John Tsarpalas: In our last podcast, Commonweatlhy #70, What Do You Learn When You Lose an Election, I mentioned that one of the things I learned was we needed infrastructure. Not the campaign, but the GOP. Something local. Something that we could count on that was going to be there that could support candidates and voter ID and Get Out the Vote.
So after losing my first two campaigns, I went over to my local GOP organization. Luckily, they let me build that organization up. And when Tina and I started building that local organization and using that as a foundation for campaigns that we were involved in, that’s when we started winning elections.
So today I am going to talk about that very thought. Build a Political Organization, Commonwealthy #71. Continue reading →
John Tsarpalas: Something that is both an art and a science in politics is figuring out who you are going to approach with your mail, with your phone calls, with your email, and with your door knocks. What are you going to talk to them about?
There’s been an industry that has been around for a long time. These are people that supply lists. Lists are extensive and deep. So today on Commonwealthy #56, it is Good Data, Big Data for Political Campaigns with Peter Anderson of Cobalt Media Group. Continue reading →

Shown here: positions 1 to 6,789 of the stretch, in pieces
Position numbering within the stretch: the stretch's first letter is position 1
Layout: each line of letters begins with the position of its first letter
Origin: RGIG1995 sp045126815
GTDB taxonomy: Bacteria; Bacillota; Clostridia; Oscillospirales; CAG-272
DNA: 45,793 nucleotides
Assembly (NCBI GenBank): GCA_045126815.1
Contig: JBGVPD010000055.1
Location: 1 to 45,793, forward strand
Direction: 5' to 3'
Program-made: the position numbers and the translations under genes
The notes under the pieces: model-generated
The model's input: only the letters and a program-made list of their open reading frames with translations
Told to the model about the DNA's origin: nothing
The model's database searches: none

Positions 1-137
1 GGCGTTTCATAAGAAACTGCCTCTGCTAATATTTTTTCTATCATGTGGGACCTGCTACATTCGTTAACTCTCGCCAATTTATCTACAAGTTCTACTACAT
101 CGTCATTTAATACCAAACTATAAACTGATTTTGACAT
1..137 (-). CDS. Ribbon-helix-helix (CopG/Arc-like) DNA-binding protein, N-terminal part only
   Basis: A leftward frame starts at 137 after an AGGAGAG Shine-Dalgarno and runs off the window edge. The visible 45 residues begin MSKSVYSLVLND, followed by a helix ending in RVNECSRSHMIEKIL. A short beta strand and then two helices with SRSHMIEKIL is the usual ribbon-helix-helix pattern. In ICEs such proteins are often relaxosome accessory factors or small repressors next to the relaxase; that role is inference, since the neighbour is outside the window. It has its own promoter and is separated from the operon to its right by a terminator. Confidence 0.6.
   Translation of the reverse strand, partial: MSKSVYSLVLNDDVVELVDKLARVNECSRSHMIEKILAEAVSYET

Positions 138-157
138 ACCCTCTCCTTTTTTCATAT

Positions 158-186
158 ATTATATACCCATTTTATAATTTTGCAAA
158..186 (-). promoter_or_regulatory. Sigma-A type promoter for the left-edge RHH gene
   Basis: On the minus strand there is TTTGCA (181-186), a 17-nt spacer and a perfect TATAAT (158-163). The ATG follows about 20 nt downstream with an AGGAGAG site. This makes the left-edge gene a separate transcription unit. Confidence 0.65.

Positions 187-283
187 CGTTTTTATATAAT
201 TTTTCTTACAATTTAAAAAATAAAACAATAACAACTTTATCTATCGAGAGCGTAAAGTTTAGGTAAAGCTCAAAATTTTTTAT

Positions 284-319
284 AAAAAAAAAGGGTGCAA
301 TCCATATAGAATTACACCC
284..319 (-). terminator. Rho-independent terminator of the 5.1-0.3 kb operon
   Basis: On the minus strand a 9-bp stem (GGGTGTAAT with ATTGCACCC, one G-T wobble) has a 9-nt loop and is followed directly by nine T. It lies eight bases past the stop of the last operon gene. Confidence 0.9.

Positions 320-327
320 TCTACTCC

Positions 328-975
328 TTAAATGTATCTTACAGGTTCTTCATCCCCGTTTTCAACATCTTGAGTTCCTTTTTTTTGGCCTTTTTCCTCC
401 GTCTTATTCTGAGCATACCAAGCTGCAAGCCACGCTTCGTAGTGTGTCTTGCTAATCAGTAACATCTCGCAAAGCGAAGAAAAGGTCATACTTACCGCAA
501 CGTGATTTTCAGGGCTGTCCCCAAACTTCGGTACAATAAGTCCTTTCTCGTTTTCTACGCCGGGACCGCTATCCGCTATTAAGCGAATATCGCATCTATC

John Tsarpalas: Commonwealthy Podcast# 42, “Get Out the Vote in a Political Campaign.” Kristina Keats and I talked about the basics of the “Get Out the Vote” plan. How you’ve been voter ID-ing right along through the campaign, making phone calls, knocking doors and finding out who’s supporting you, and then putting that into a good database. Well, today, I decided we needed to get more specific.
We didn’t get into enough detail on the different points in the “Get Out the Vote” plan, early voting, absentee voting, and Election Day strategies. That’s what we’re calling it, and this is Commonwealthy #47.
John Tsarpalas: My guest today on the Commonwealthy podcast is Paul Miller, head of the political and media consulting group, The Paulie Group. Paul and I met back in 1996 at the Iowa Caucuses for Forbes. We’ve worked together on many a campaign and for many an organization since.
Paul, you are really great at getting things in the press. How do people work with the media and get things published? Let’s bare in mind that we are talking about a guy or a gal who is going to be running for local office. Where do they start? When do they start? Continue reading →